Kaiserstrasse | © Shutterstock


The nice thing about urban communities is that they build up their cities over centuries, if not millennia, and usually maintain them constantly, if not at the mercy of socialism and its children.

Those cities that, like Berlin, are being built up by countless people from the surrounding regions and countries, despite the mentality of their own citizens to break down, can count themselves lucky.

This means that these cities have a “place of worship” status, such as: B. that of Stonehenge, and only have to make sure that when the “cult” that supports and sustains them dies out, they are then recognized as a world cultural heritage and continue to be maintained.

All other cities can not only follow the wallets of their own citizens, but must also follow their interests and preferences. As a result, these cities develop more slowly, but with their own charm, which then carries these cities successfully through the centuries.

The situation is different in those cities that are suddenly allowed to count one or more “super-rich” as citizens, who then all develop their own urban planning preferences.

This can work well if the city is big and democratic enough to help shape, sustainably develop and thus cope with these preferences and the resulting ideas — which will disappear again after a human lifetime at the latest.

In the event that the benefactors of a town or even a village are too big for these communities, the communities will inevitably have to live with the after-effects of these personally motivated construction measures.

And if it is then not possible for their citizens to continue to maintain these buildings or to use them for other purposes, and even the district, the state or the federal government - because there is no place of worship - does not participate in the further financing, these ultimately become the cities as ruins or characterize villages — Künzelsau could definitely serve as a future example and Heilbronn could just about turn the corner.


Since federal politics currently has little of interest to offer, apart from the usual parade around the coalition negotiations, and state politics will probably gather in Dubai over the winter months, we can be happy that the pandora project has been published.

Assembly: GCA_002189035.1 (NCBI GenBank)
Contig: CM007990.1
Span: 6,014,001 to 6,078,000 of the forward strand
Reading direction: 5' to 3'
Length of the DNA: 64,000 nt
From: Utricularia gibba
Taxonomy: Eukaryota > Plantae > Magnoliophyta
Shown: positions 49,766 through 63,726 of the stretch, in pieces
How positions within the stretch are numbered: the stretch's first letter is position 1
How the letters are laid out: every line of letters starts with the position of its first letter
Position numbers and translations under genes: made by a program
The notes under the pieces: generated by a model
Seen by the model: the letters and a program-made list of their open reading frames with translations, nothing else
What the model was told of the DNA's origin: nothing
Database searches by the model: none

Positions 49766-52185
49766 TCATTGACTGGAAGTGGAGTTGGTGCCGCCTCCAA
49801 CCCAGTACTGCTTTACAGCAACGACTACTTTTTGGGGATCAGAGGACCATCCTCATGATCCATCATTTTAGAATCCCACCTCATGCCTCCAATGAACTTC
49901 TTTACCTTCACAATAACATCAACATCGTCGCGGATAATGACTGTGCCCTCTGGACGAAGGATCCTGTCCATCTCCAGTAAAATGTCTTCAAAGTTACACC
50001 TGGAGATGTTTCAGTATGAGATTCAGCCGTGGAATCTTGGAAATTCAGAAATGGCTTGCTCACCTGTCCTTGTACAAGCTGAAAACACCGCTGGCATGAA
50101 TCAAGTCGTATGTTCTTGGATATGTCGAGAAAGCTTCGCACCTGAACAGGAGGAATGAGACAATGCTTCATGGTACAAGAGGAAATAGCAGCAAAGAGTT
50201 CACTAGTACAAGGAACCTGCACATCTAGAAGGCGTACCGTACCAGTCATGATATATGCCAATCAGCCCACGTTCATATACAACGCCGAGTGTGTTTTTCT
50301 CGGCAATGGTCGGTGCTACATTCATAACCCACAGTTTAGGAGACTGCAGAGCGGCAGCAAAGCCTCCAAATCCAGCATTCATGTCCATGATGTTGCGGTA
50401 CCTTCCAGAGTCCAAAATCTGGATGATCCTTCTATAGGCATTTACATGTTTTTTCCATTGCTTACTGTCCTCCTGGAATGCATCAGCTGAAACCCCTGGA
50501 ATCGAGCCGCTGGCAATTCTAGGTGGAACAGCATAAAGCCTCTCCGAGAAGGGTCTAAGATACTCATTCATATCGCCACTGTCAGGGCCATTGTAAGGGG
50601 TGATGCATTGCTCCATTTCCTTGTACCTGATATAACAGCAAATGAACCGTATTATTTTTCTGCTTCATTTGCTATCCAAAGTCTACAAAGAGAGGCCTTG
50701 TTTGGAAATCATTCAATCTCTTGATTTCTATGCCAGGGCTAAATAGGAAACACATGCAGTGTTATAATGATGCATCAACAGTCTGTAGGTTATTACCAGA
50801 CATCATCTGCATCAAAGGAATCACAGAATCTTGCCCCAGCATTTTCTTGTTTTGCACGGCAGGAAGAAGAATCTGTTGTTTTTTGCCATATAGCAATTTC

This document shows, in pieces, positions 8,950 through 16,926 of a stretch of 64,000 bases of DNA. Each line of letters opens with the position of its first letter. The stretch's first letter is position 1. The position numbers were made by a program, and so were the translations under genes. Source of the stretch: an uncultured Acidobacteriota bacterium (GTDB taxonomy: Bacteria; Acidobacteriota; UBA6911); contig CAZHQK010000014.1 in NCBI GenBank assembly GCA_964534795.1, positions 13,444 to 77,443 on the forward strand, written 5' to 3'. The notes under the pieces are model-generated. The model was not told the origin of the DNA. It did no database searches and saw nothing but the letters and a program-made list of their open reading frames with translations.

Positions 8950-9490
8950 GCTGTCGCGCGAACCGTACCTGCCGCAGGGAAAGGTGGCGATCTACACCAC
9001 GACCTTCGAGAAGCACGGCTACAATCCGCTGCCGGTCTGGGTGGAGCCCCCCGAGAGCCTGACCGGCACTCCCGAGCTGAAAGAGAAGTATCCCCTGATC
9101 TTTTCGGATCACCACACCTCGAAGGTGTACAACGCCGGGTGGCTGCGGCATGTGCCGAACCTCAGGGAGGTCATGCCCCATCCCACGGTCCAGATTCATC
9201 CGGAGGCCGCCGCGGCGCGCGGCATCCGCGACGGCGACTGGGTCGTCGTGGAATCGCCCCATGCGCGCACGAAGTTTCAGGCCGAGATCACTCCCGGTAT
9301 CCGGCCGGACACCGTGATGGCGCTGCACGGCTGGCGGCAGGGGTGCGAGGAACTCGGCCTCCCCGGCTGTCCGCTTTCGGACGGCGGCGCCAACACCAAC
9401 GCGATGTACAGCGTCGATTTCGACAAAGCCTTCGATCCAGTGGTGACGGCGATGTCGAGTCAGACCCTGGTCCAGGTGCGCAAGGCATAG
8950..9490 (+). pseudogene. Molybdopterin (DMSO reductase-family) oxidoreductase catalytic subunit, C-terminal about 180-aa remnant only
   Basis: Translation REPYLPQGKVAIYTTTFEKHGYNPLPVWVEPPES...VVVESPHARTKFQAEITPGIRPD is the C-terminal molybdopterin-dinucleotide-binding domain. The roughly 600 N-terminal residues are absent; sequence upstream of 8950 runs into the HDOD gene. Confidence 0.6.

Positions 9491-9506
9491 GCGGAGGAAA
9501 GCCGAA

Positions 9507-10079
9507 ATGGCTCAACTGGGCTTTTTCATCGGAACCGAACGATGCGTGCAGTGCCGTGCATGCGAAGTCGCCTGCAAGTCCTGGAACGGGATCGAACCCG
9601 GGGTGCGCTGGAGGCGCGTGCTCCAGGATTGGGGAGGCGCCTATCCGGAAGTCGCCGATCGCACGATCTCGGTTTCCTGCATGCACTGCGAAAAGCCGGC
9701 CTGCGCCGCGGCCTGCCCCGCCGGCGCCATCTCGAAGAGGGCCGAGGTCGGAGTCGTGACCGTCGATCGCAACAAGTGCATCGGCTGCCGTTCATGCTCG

The name alone makes you sit up and take notice and once again promises some Schadenfreude. Unfortunately, however, the whole thing, as with the Panama Papers before, dissolve in general good will. And even the gain in knowledge is only moderate, since the Pandora project only once again confirms to us citizens what we have known for a long time.


It is simply very pleasant when you start the new week after a relaxing weekend and nothing essential changes. It is even better when, as in Heilbronn, there is not even a latent danger of earthquakes, volcanic eruptions or floods - the Neckar has been a very calm waterway for decades.

So it's not surprising that even reading the local newspaper leaves you feeling completely relaxed when you get up from the breakfast table.

If you look at it a little more closely, it might not be a bad idea at all to develop Heilbronn into a spa town center that is further enhanced by the surrounding spa communities.

And so some developments in Heilbronn suddenly make sense - we should only work on cleanliness a little more.

birthday of the day

Buster Keaton

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